Due to cannabis prohibition, essentially no one had heard of medical cannabis forty years ago. The federal government criminalized cannabis drive to crush civil rights activism. The war on drugs was a war on people of color. By the 1980s, AIDS had killed a number of people, especially among the LGBTQ and other marginalized communities such as the homeless, sex workers, and IV drug users. Recipients of blood transfusions also died until the medical community isolated the HIV virus and its antibodies and came up with ways of testing for both.
Aids patients tended to lose appetite and ”waste away”. The early HIV antiviral cocktails entailed taking multiple pills a day which caused extreme nausea and vomiting. Patients noted that smoking marijuana alleviated these symptoms and increased appetite. Patients informed their doctors, who suggested to additional patients to smoke marijuana. Becoming too thin increased the patients’ vulnerability to opportunistic infections. HIV attacks the immune system, and by a person not eating, the immune system decline speeds up and makes the person vulnerable to a host of infections. Any medication which enables HIV patients to eat more helps. Thousands of HIV patients smoked cannabis to cope with HIV symptoms. San Francisco was ground zero for the American HIV epidemic. And it was there HIV activists fought hard to legalize medical marijuana in California, as the federal government at this time largely ignored the HIV crisis.
The First HIV Activists
The most prominent activists were Mary Jane Rathburn (aka Brownie Mary) and Dennis Peron. The two were HIV positive themselves, and members of the LGBTQ community. They made marijuana very available to HIV suffers. When the police arrested them for supplying illegal substances, they fought in court and explained to medical boards why they were taking cannabis. Dennis Peron specifically built the Cannabis Buyers Club for HIV patients to obtain cannabis for medical purposes.
HIV Activists Form Organizations
Brownie Mary made cannabis-infused brownies for years. Originally she sold them to supplement her income as a waitress. After she noticed that they helped AIDS patients, she donated brownies. People would give her free cannabis and she would use her own money to purchase the baking supplies. The police arrested her three times. The district attorney eventually dropped all charges against her. Brownie Mary volunteered at the Aids wards of San Francisco General Hospital. As a result, she became friends with many in the HIV community, including physicians. One of her friends, Donald Abrams, was a clinical professor at the University of California, San Francisco and at the San Francisco General Hospital. She inspired him to conduct formal research into cannabis as a treatment for HIV. After the third attempt, the National Institute on Drug Abuse funded his studies on treating HIV with cannabis.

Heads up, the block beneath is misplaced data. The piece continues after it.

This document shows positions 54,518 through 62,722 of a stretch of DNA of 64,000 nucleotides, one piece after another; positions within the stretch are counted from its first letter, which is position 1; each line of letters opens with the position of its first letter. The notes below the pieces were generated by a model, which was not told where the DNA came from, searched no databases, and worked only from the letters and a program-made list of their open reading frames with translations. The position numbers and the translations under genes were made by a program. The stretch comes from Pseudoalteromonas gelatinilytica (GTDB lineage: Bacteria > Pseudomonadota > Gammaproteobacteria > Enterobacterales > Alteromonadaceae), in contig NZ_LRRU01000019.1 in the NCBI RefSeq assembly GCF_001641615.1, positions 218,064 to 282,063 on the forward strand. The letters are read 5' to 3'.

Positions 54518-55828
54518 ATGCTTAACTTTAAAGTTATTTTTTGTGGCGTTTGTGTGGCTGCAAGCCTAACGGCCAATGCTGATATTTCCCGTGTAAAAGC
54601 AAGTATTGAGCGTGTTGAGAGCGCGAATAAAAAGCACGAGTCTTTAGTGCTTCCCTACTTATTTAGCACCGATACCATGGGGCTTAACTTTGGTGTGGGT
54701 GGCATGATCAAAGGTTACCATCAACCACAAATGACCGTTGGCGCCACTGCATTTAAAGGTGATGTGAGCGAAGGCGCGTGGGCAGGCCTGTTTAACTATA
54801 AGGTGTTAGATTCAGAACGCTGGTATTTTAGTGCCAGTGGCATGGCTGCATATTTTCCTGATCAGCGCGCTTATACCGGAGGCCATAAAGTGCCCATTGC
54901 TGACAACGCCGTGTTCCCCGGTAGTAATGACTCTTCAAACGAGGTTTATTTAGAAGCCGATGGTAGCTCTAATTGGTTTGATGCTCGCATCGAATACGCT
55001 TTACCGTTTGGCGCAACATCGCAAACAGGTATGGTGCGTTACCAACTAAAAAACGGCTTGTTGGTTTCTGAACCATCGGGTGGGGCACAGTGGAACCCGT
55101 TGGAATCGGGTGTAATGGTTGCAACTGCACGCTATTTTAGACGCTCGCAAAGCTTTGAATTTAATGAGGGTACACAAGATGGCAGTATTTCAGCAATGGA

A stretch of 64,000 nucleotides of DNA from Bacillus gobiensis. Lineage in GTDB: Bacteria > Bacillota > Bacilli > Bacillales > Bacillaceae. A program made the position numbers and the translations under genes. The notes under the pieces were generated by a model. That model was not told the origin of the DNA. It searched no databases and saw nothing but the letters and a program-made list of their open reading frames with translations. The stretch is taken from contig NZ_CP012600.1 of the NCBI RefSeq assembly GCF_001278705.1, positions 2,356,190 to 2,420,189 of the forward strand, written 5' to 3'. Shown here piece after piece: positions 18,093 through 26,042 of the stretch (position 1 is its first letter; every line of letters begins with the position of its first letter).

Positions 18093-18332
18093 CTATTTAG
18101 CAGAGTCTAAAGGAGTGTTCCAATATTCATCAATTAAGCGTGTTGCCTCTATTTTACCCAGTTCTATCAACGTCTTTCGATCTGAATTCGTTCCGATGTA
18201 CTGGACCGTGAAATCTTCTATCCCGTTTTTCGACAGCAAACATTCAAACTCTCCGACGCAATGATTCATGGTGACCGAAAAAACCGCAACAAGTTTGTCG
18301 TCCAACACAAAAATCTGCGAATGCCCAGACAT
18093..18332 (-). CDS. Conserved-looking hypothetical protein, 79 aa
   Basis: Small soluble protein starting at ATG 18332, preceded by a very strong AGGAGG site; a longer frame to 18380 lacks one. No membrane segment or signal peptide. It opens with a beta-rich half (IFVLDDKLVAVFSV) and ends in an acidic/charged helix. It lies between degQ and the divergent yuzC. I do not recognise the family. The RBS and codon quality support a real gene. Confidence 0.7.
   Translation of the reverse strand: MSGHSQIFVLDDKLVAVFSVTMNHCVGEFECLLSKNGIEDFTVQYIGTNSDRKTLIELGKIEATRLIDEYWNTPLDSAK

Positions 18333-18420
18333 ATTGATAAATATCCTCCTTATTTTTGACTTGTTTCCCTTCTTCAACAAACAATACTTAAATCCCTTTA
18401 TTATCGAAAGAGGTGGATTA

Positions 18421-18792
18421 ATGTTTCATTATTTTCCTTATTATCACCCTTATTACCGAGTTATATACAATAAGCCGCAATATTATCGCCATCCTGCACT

The police arrested Dennis Peron and his partner Jonathan at their home for cannabis possession. The courts freed both men when they explained to the judge that cannabis treated their conditions. Unfortunately, Jonathan died two weeks after their trial. As a result, Dennis pushed ahead with his activism and got 78% of the voters in San Francisco to approve the legalization of medical marijuana.
People such as Peron and Brownie Mary who got the ball rolling for research into medical cannabis were not people of means or scientists. At various points in their lives, the general public disparaged them as drug dealers. And yet they fought until they got the medical system and the legal system to acknowledge the healing power of cannabis and to do research into cannabis as a medication. Peron got medical marijuana legalized in San Francisco first, and this would ultimately lead to medical marijuana being legalized in other areas.
California is the most populous state in the nation. Many global trends start in California, as it is the most populous state in the world’s largest economy. Moreover, events in California have major national and international impact. After Dennis Peron fought to normalize and legalize medical cannabis, he spoke to ACTUP in New York about pushing cannabinoid treatments. Similar stories around the nation galvanized activists.
Kenny and Barbra Jenks were an HIV positive couple who were dying of massive weight loss. Encouraged to smoke joints by people in an HIV support group, they discovered after smoking joints they had the munchies. After growing their own marijuana at home, they were arrested and accused of being heroin addicts growing weed to support their habit (Kenny was a hemophiliac). Again they fought the charges until they were dropped. Consequently, they formed a group called MARS in Florida which fought to ensure medical marijuana access to patients there. By the 1990s, California voters had approved the state’s first medical marijuana laws. Brownie Mary was instrumental in the passing of Proposition 2015, also known as the Compassionate Care Act.
The Gratitude We Owe HIV Activists
While people take medical cannabis today to treat whatever illness they are suffering from, or take recreational cannabis for pleasure, everyone should think of the warriors who made legalization possible. Those who fought the ignorance and stupidity of cannabis prohibition. While many of these people have been dead for a while, some of them are still living.